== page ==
controlled by spraying the plants with either Sevin, Foliafume or
Malathion at 3 level tbs. per 5 gal. of water.

Diseases and their Control - The important diseases of eggplant are
bacterial wilt, phythopthora, phomopsis and Anthracnose. These
diseases can be partly controlled by long-range crop rotation. Except for
bacterial wilt, the others can be minimized by spraying the plants with
solutions of Dithane Z-78 and Zerlate at concentrations of level tbs. per
1 gal. of water.

Harvesting, Curing and Storing:

The fruits are picked as soon as they attain satisfactory size but before
they lose their bright, glossy appearance. A heavier crop can be obtained
if the fruits are removed before they reach full maturity.

The calyx and a short piece of the stem are left on the fruit. For distant
markets, the fruits are packed in crates or baskets that are loaded in
trucks and transported to different places.

Reference: Cultural Directions for Phil. Agricultural Crops.
                          LETTUCE
Lettuce commonly known as lechugas is native to Southern Europe and
Western Asia. In the Philippines lettuce is considered as one of the most
important salad crops. Aside from salad, it is used as garnishing for other
food preparations.

Varieties:

1.     Loose Leaf Type:

Red Salad Bowl - Head is Long deeply cut, lobe frilled, color is bronze
red, size is very large. Heat tolerant.

Other varieties includes: Green Salad Bowl

2.     Crisp Head/Batavia:

Blonde de Paris - Leave shape - Tight cap fairly savored, deeply
notched borders, color is yellow green, large size. Heat tolerant.

Other varieties: Great Lakes, Minetto, Armada, Iceberg, Brillantine

3.     Butterhead:

Kagraner Sommer - Leave shape - slightly wavy, medium green color,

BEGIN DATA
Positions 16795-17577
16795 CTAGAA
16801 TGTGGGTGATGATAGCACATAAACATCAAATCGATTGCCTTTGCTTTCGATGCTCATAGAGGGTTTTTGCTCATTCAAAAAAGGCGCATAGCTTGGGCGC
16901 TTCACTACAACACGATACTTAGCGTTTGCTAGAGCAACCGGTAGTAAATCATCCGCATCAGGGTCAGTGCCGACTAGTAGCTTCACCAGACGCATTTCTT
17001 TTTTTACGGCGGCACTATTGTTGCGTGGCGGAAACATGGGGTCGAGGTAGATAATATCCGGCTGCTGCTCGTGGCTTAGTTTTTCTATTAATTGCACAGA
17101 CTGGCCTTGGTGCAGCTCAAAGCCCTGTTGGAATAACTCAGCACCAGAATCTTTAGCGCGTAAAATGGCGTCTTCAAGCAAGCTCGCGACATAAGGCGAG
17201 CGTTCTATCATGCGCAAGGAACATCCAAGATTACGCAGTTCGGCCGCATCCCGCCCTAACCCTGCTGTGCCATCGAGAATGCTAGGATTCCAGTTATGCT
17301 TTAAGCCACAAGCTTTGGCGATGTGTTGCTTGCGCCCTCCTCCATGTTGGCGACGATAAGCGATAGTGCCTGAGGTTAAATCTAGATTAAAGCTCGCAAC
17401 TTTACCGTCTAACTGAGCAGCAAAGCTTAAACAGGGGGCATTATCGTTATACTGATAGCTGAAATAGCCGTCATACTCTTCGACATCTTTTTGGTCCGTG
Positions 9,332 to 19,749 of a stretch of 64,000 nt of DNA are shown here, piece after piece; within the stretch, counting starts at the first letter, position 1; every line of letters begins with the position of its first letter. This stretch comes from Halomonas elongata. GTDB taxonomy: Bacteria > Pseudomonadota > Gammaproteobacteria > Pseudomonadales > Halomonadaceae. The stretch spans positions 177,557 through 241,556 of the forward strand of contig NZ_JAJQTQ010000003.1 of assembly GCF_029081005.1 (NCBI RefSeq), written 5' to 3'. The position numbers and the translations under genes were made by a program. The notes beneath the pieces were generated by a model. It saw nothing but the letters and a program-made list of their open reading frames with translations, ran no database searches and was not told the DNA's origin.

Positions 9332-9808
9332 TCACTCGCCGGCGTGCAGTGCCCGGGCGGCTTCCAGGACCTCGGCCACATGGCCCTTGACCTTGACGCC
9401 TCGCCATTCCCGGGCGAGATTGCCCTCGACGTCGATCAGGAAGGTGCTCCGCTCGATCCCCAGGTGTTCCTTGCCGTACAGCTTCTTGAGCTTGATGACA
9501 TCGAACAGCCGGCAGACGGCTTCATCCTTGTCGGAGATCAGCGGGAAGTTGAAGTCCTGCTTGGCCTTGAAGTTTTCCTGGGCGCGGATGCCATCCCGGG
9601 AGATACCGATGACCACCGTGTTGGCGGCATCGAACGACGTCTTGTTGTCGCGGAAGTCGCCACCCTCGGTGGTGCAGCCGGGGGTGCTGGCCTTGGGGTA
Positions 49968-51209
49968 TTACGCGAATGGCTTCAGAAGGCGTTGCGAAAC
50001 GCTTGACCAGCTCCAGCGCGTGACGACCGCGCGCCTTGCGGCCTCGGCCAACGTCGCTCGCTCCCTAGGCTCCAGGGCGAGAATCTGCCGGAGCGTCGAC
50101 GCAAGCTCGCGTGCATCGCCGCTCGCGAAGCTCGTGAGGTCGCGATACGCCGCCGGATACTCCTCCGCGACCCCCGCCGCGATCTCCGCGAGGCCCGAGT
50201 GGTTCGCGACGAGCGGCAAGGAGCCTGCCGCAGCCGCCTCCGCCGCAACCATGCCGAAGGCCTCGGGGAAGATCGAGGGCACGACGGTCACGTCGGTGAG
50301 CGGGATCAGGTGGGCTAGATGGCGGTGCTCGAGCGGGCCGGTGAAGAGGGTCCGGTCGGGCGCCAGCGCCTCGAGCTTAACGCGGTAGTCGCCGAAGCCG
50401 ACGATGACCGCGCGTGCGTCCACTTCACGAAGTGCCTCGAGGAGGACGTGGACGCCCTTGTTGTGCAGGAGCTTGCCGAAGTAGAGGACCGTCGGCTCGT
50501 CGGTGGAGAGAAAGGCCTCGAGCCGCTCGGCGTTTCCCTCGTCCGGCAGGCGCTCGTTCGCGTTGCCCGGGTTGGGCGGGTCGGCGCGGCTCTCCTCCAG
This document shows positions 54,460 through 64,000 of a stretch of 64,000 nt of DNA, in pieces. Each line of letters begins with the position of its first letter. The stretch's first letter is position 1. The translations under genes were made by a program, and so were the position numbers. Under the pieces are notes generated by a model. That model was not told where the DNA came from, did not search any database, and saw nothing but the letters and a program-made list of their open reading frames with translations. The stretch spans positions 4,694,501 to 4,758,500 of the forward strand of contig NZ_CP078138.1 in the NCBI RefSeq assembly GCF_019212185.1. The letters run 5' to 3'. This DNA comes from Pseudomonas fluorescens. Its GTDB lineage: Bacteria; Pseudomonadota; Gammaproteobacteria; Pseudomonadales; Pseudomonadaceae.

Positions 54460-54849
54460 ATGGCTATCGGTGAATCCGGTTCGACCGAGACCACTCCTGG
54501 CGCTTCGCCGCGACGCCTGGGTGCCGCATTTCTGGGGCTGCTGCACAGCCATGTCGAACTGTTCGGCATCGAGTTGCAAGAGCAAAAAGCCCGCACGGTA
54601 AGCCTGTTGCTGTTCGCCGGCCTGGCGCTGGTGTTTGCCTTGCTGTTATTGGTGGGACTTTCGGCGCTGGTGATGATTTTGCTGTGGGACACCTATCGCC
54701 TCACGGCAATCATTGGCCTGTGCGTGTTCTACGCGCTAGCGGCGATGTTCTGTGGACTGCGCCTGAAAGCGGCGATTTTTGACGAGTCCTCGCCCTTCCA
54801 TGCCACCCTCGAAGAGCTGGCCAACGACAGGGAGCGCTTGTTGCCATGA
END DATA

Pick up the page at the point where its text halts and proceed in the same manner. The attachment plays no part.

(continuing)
medium size. Slow bolting, heat tolerant.

Other varieties: Madrilene, Sucrine, Green Mignonette, etc.

Adaptation:

Climatic and Soil Requirements - The loose leaf type thrives well both in
the lowlands and highlands. Difference, however, are noticeable in the
growth habit. Heading varieties perform best in areas with low
temperature. Lettuce does best in sandy loam and silt loam soils rich in
organic matter. Where earliness is desired, sandy loam is preferred. If
yield is important, silt loam and muck soils are highly preferred. Studies
show that lettuce seems to grow better in soil with pH value ranging from
6.0 to 6.8.

Cultural Requirements :

Seedlings are transplanted as soon as they have formed the first true
leaves (two to three weeks after sowing) at intervals of 20 to 25 cm.
both ways for non-heading varieties and 30 * 30 cm. for the heading
varieties. The seedlings are set in two to four rows with a working path
of 20 cm between the rows. Planting is recommended during cloudy
days or late in the afternoon to avoid excessive wilting of the transplants.
Lathering is advisable right after transplanting.

In large scale transplanting, direct seedling can be done depending on the
growers desire and on the availability of necessary equipment. In direct
seedling, shallow multiple rows, two to four rows, provided with a
working path of 50 cm. between multiple rows, are made and the seeds
sown very thinly in the furrows and covered thinly with fine soil. Water is
sprinkled, particularly when the moisture content of the soil is insufficient
for germination. Thin mulch of straw is necessary to enhance germination
and to suppress weed growth.

Cultivation - Cultivation is done when the soil becomes compact. This is
to disturb the weeds and to promote soil aeration.

Irrigation - The greatest amount of root development in lettuce is confide
in the top 20 to 25 cm. of soil texture., evaporation losses and rainfall.

Fertilization - Lettuce plants are poor foragers because of their small root
system. In this regard, the soil must be well-supplied with nutrients either
from organic or inorganic matter. Preplanting application with 10 tons of
stable manure to a hectare, applied during the last field preparation, is
recommended. This must be supplemented with about 250 to 300 kg of
12-24-12 fertilizer mixture. Without manure, a hectare may require about